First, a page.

Christmas Lessons 2008 All Levels

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Christmas A4 druk

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Merry ChristmasChristmas crosswordLook at the Pictures. Write the words.Name: Class:

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Father Christmas

Christmas tree

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Christmas cake

cracker

card

star

stocking

present

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Christmas morning. Baby is asleep. Father Christmas is crying in the corner of a room and wakes Baby.

Christmas play

Father Christmas: Father Christmas. Baby: Father Christmas!

Baby: Hello! Whats your name?

Lucy (taking Father Christmas by the hand): Come and look at the Christmas tree. The children take Father Christmas to the sitting room. Annie: Look at the star!

Enter Stevie, Danny, Lucy, and Annie. Stevie, Danny, Lucy and Annie: Shh!

Stevie, Danny, Lucy and Annie: Father Christmas! Danny: Why are you sad? Stevie: I like Christmas! Baby: I like presents! Lucy: I like crackers!

Baby: Look!

Danny: Look at the decorations! Baby: Look at the presents!

Father Christmas: Oh.

Father Christmas (still crying): Yes. Father Christmas: Its Christmas.

Enter Mummy and Daddy. Mummy and Daddy: Children. Shh! All children: Look! Mummy and Daddy: Father Christmas! Stevie: Father Christmas is sad. He doesnt like Christmas Danny: He works at Christmas. Lucy: Or crackers.

Father Christmas: I like presents and crackers and Christmas dinner.

Annie: I like Christmas dinner!

Baby: He hasnt got any presents. Stevie: Or Christmas dinner!

Father Christmas: I work at Christmas. No presents, or crackers, or Christmas dinner for me. All children: Thats terrible! Father Christmas: No. Father Christmas: No. Stevie: Have you got a Christmas tree? Danny: Have you got Christmas decorations? Annie: Have you got a Christmas cake? Father Christmas: No. All children: Thats terrible!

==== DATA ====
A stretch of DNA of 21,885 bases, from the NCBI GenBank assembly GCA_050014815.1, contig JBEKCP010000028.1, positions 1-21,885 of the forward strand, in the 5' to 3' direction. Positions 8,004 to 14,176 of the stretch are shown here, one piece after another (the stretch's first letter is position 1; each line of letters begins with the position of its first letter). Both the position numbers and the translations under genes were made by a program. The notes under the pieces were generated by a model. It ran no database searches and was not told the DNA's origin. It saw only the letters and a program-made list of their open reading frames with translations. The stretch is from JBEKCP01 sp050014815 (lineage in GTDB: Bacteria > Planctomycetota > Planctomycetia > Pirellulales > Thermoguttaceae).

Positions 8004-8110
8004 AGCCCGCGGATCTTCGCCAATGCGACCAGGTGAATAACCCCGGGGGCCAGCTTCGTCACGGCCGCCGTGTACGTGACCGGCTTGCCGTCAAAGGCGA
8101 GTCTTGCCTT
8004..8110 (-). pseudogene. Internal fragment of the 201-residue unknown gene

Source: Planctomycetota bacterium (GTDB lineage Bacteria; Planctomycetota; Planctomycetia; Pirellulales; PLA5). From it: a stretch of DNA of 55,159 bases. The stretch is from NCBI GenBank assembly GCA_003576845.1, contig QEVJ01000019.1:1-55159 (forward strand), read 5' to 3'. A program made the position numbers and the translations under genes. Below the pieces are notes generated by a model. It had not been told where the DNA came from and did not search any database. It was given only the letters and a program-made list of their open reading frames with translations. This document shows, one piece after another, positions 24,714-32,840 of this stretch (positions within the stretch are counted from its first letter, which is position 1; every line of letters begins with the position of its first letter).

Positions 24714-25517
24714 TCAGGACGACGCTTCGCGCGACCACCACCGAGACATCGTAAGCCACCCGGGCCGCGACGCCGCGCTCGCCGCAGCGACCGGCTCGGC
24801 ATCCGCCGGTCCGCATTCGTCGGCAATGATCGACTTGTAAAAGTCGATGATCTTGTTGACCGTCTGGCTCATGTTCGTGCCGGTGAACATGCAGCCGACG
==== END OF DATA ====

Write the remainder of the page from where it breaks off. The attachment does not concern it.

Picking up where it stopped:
Lucy: Why dont you like Christmas?

Mummy and Daddy: Thats terrible!

All children: Hooray!

Mummy: Yes! Christmas dinner and crackers!

Daddy: Have Christmas dinner here.

Baby (holding out a present): Happy Christmas, Father Christmas. Father Christmas: A present! For me? Oh thank you!

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Frosty the SnowmanFrosty the snowman was a jolly happy soul, With a corncob pipe and a button nose, And two eyes made out of coal. Frosty the snowman is a fairy tale, they say, He was made of snow but the children know how he came to life one day. There must have been some magic in that Old silk hat they found. For when they placed it on his head, He began to dance around. O, Frosty the snowman Was alive as he could be, And the children say he could laugh And play just the same as you and me. Thumpetty thump thump, Thumpety thump thump, Look at Frosty go. Thumpetty thump thump, Thumpety thump thump, Over the hills of snow.

Rudolph the Red-Nosed ReindeerRudolph, the red-nosed reindeer had a very shiny nose. And if you ever saw him, you would even say it glows. All of the other reindeer used to laugh and call him names. They never let poor Rudolph join in any reindeer games. Then one foggy Christmas Eve Santa came to say: "Rudolph with your nose so bright, won't you guide my sleigh tonight?" Then all the reindeer loved him as they shouted out with glee, Rudolph the red-nosed reindeer, you'll go down in history!

Christmas Oxford Bookworms Library A Christmas Carol

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The origins of Christmas

The principal religion in most English-speaking countries is Christianity. Christmas is one of the most important festivals in the Christian calendar. The celebration marks the birth of Jesus Christ and many of the traditions at Christmas relate to this event. Lots of schools give a nativity play at Christmas. This tells of the journey of Mary and Joseph to Betlehem, the birth of Jesus in a stable, and the visits he received from three kings (or wise men) and the shepherds. Christmas is seen as a time of giving and, as the kings and the shepherds gave gifts to Jesus, people give each other gifts and cards at Christmas. The symbol of the star, so often seen in decorations at Christmas, represents the star the kings followed to find their way to Jesus.

Christmas Day

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Christmas is celebrated on 25th December. On this day, families and friends exchange presents and share a Christmas dinner. Traditionally, the Christmas dinner is turkey with stuffing and vegetables followed by Christmas pudding (a steamed pudding with dried fruit). On the dinner table there are crackers beside every place setting. These are colorful packages that are pulled open between two people, to make a cracking noise. They contain a paper hat, a joke and a little present. A Christmas cake is eaten during the Christmas period. This is a fruit cake with icing and marzipan.